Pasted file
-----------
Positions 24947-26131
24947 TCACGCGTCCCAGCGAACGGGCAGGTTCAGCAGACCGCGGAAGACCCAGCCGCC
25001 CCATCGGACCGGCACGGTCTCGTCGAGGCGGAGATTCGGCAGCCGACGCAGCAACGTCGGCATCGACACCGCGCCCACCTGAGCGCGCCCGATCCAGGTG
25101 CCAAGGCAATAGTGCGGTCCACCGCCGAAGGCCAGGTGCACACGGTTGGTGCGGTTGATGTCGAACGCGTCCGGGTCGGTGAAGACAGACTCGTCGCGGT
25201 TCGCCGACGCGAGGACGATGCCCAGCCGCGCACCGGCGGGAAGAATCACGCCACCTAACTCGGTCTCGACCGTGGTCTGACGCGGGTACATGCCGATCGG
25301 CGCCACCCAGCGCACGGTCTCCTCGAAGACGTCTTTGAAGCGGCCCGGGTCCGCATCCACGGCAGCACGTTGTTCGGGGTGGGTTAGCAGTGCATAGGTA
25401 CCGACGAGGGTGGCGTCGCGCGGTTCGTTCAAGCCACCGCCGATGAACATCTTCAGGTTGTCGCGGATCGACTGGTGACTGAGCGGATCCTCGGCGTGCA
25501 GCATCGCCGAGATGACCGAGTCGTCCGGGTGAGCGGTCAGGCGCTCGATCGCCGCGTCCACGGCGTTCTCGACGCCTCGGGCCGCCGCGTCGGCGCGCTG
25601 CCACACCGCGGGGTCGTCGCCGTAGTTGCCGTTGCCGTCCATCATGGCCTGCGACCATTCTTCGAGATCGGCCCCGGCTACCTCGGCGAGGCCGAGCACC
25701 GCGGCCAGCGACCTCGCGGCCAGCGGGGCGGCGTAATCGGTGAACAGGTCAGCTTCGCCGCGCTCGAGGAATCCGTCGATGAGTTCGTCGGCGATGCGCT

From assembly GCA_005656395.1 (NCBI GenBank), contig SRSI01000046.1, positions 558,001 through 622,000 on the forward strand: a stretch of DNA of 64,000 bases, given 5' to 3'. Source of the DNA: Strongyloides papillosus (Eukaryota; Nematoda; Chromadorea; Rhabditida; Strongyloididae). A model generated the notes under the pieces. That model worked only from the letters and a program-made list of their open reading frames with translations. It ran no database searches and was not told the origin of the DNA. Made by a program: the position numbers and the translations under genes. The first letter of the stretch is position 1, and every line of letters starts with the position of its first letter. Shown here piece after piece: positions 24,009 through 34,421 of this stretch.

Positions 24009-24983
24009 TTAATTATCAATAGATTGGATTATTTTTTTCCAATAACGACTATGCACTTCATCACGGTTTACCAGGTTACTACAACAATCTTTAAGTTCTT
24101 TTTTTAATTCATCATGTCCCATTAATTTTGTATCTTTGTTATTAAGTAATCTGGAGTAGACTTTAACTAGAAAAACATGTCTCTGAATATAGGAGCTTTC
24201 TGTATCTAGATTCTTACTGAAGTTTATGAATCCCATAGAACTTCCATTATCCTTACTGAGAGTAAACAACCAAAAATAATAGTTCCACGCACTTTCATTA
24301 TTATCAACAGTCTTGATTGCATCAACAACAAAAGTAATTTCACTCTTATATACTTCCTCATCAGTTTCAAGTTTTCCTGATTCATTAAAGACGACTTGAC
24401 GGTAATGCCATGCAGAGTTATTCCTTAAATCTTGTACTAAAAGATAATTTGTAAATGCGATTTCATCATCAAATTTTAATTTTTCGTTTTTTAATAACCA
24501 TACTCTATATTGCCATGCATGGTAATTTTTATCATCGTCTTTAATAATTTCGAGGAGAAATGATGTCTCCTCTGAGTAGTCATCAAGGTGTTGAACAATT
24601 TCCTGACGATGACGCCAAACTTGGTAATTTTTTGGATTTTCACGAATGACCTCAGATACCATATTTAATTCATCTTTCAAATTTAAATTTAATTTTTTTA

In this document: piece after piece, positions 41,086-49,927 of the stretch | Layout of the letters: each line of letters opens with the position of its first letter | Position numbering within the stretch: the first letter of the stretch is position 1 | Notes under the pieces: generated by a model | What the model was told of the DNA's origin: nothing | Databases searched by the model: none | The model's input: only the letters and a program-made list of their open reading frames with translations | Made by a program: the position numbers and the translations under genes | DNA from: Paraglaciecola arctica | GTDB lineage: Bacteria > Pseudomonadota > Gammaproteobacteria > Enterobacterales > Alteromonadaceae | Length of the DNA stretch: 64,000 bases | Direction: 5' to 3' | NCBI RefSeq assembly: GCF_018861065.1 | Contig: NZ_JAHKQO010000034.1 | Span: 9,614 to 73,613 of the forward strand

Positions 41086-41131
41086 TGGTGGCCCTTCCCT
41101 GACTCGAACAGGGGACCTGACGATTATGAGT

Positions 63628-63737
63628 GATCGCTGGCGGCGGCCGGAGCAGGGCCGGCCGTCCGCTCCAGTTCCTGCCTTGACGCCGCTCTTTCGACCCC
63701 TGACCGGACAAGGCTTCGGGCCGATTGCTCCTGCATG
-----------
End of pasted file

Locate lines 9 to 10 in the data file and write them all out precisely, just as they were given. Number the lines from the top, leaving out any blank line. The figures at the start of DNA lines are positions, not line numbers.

25601 CCACACCGCGGGGTCGTCGCCGTAGTTGCCGTTGCCGTCCATCATGGCCTGCGACCATTCTTCGAGATCGGCCCCGGCTACCTCGGCGAGGCCGAGCACC
25701 GCGGCCAGCGACCTCGCGGCCAGCGGGGCGGCGTAATCGGTGAACAGGTCAGCTTCGCCGCGCTCGAGGAATCCGTCGATGAGTTCGTCGGCGATGCGCT